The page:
NEW YORK CITY — A bill aimed at stopping children and students with special needs from leaving city public schools was approved by the City Council on Thursday.
The council unanimously approved a version of the bill, sponsored by Bed-Stuy councilman Robert Cornegy, that allows the city's Department of Education to evaluate where the alarms are necessary. It gives the agency until May 30 next year to do so.
Most installations will take place in the summer of 2015, a spokeswoman for Cornegy said.
An original version of the bill required all public schools housing elementary and special education students to install the alarms on every exit except the school's main entrance, which is typically monitored by a security guard.
The bill was revised after a June 12 education committee hearing featuring parents, DOE officials and members of the teachers union. It passed the education committee unanimously on Wednesday.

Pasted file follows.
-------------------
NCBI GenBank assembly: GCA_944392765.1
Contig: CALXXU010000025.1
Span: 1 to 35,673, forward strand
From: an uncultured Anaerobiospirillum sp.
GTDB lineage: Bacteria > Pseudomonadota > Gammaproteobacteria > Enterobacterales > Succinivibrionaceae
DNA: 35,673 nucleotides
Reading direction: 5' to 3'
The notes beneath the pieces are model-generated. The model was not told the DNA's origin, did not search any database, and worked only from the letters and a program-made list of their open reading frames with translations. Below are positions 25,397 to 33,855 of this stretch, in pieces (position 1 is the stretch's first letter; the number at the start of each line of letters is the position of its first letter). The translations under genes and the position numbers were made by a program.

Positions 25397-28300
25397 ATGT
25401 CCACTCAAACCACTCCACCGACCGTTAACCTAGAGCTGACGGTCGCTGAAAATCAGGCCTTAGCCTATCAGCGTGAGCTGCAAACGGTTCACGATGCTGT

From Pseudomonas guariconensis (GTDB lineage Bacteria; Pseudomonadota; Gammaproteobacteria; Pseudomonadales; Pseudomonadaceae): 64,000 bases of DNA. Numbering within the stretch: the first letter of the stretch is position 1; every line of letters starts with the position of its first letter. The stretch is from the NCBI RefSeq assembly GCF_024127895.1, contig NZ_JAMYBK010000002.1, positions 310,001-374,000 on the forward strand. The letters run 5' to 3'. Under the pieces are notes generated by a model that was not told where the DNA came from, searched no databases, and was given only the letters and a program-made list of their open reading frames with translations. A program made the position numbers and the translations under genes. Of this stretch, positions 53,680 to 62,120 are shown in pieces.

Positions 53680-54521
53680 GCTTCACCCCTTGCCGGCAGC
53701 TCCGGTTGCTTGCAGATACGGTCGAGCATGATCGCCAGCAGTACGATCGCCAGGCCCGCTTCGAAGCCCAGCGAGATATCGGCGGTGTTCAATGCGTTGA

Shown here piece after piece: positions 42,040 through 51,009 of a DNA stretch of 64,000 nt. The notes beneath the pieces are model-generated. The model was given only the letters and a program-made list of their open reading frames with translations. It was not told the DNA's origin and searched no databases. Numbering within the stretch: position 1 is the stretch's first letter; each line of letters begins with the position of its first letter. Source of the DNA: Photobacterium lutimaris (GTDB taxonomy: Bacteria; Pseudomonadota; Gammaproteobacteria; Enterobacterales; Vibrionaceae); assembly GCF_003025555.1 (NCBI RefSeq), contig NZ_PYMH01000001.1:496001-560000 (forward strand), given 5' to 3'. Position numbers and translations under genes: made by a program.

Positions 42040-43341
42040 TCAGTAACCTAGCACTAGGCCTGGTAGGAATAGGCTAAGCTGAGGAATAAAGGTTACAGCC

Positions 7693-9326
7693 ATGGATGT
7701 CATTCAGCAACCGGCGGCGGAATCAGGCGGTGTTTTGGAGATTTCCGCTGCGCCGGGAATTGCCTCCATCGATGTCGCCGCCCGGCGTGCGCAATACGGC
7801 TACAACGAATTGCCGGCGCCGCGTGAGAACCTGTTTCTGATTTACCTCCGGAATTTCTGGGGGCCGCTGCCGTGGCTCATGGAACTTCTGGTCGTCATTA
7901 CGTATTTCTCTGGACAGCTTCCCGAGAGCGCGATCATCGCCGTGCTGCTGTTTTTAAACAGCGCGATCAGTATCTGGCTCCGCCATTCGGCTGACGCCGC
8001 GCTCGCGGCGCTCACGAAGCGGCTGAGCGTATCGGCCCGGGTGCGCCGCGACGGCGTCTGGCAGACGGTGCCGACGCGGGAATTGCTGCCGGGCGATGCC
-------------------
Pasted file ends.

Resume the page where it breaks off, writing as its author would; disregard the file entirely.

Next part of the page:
Council Speaker Melissa Mark-Viverito on Thursday said the changes were a necessary part of the legislative process.
"We understand that sometimes the original intent may be a good one, but sometimes improvements can be made," Mark-Viverito said.
"There is going to be a thorough evaluation of every school building and they will provide a recommendation," she said, adding that if the council doesn't agree with the DOE's recommendation they can push back.
Cornegy developed the "audible alarms bill" after a January incident in which pre-K student Symeir Talley-Jasper left P.S. 59 at 211 Throop Ave. in Bed-Stuy after asking a teacher to use the bathroom.
Symeir got lost in the hallways and walked home to the nearby Tompkins Houses unsupervised and without a coat in the freezing weather.
The bill was also designed to help students like Avonte Oquendo, an autistic 14-year-old boy found dead after walking out of his Long Island City school in October, leading some advocates to dub the new legislation "Avonte's Law."
Cornegy's bill will now go to Mayor Bill de Blasio, who is expected to sign it into law.
Cornegy on Thursday said he thought the bill would help keep kids safe and that the DOE's input would prove helpful.
"I think the assessment is going to be able to give us what we need to go forward," Cornegy said.